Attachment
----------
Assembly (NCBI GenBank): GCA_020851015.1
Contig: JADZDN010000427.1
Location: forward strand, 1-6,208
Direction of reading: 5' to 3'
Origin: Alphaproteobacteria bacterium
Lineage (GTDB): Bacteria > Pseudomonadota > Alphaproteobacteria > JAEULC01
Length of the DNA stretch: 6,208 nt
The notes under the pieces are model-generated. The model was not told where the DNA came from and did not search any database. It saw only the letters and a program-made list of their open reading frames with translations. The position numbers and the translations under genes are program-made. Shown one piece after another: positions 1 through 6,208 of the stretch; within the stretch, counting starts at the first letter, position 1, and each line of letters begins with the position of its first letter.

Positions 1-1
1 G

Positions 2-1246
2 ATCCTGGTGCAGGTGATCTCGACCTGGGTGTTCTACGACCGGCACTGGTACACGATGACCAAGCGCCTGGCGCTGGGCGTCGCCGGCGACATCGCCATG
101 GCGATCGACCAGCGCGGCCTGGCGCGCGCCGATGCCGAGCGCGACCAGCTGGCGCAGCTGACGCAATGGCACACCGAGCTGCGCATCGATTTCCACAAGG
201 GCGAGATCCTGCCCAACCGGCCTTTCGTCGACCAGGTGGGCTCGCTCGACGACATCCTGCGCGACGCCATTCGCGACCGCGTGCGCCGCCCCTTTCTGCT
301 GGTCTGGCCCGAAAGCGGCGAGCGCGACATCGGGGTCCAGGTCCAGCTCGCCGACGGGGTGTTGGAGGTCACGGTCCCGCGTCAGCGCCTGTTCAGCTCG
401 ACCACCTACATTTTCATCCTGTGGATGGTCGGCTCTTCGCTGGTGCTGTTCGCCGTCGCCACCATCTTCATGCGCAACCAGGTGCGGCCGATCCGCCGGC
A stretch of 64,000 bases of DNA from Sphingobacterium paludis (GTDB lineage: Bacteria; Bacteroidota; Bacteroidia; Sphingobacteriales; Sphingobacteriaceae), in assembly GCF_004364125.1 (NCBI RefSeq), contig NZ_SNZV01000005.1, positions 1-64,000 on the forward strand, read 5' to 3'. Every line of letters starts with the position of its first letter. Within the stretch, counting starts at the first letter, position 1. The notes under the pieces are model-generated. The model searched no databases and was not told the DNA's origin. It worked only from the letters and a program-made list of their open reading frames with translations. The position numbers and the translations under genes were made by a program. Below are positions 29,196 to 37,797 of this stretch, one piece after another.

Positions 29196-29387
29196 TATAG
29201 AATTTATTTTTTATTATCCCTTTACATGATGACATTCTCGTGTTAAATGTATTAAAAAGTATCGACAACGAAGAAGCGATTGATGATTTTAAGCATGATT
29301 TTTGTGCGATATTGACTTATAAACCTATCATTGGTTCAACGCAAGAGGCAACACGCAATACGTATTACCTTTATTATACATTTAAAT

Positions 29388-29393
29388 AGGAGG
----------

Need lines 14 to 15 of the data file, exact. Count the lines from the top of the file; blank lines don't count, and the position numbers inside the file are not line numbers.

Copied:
201 GCGAGATCCTGCCCAACCGGCCTTTCGTCGACCAGGTGGGCTCGCTCGACGACATCCTGCGCGACGCCATTCGCGACCGCGTGCGCCGCCCCTTTCTGCT
301 GGTCTGGCCCGAAAGCGGCGAGCGCGACATCGGGGTCCAGGTCCAGCTCGCCGACGGGGTGTTGGAGGTCACGGTCCCGCGTCAGCGCCTGTTCAGCTCG